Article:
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Guion "Guy" Bluford: First African American In Space

Guion Guy Bluford, Jr. was born in Philadelphia, Pennsylvania, on November 22, 1942. His mother Lolita was a special education teacher and his father, Guion Sr. was a mechanical engineer. The Blufords encouraged all four of their sons to work hard and set their goals high. 

Guion attended Overbrook Senior High School in Philadelphia, Pennsylvania. Hes been described as shy in his youth.

While there, a school counselor encouraged him to learn a trade, since he was not college material. Unlike other young African-American men of his time who were given similar advice, Guy ignored it and forged his own path. He graduated in 1960, and went on to excel in college.

He received a bachelor of science degree in aerospace engineering from the Pennsylvania State University in 1964. He enrolled in ROTC and attended flight school. He earn his wings in 1966. Assigned to the 557th Tactical Fighter Squadron at Cam Ranh Bay, Vietnam, Guion Bluford flew 144 combat missions, 65 over North Vietnam. After his service, Guy spent five years as a flight instructor at Sheppard Air Force Base, Texas.

Returning to school, Guion Bluford earned a master of science degree with distinction in aerospace engineering from the Air Force Institute of Technology in 1974, followed by a doctor of philosophy in aerospace engineering with a minor in laser physics from the Air Force Institute of Technology in 1978.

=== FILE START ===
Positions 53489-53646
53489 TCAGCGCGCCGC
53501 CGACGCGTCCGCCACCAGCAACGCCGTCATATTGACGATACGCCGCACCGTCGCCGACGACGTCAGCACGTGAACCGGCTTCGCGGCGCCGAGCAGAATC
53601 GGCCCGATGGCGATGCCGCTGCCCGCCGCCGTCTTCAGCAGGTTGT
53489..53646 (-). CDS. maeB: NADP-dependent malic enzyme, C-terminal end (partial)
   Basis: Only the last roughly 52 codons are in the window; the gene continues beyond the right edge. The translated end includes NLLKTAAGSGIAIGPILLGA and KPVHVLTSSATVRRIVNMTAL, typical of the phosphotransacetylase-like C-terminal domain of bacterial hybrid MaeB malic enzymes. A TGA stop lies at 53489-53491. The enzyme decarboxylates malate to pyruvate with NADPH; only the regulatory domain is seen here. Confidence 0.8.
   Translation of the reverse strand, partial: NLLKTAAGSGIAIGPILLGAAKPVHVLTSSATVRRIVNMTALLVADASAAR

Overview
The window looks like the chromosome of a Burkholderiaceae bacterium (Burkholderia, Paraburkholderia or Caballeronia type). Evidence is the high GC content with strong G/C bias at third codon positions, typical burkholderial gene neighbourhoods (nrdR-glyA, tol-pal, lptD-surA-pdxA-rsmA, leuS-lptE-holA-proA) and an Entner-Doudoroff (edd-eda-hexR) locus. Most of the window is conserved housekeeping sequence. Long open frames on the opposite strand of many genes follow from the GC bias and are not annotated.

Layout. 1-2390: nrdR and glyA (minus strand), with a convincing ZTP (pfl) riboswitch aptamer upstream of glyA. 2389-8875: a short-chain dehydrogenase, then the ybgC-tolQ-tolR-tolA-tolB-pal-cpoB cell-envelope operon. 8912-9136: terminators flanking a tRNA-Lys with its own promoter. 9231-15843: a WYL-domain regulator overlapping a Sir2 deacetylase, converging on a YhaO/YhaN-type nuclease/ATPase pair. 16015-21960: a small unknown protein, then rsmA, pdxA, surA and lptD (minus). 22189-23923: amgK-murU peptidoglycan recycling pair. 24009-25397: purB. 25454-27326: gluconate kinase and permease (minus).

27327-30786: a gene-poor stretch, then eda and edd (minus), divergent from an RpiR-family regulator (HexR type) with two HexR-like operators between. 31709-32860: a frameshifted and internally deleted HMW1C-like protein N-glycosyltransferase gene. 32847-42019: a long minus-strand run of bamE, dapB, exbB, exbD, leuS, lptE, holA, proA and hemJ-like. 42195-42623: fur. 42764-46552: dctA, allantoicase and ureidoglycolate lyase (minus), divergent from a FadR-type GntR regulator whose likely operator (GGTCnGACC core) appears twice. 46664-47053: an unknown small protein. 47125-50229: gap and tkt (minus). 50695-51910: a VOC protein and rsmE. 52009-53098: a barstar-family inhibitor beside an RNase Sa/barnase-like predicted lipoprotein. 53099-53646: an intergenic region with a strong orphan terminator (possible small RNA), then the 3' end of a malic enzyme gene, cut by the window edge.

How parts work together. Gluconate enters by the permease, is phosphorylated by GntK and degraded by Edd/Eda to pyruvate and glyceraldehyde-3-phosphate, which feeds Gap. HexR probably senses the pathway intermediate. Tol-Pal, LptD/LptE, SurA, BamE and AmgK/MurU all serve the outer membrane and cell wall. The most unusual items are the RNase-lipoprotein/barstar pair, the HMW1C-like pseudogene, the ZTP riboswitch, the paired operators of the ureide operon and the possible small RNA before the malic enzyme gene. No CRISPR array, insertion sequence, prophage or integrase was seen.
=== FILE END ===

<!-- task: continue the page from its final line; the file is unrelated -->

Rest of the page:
That year, he learned he was the 35 astronaut candidates selected from a field of more 10,000 applicants. He entered NASAs training program and became an astronaut in August, 1979. He was in the same astronaut class as Ron McNair, the African-American astronaut who died in the Challenger explosion and Fred Gregory, who went on to become a NASA Deputy Administrator.

Guys first mission was STS-8 aboard the space shuttle Challenger, which launched from Kennedy Space Center on Aug. 30, 1983. This was Challenger’s third flight but the first mission with a night launch and night landing. It was also the eighth flight of any space shuttle,

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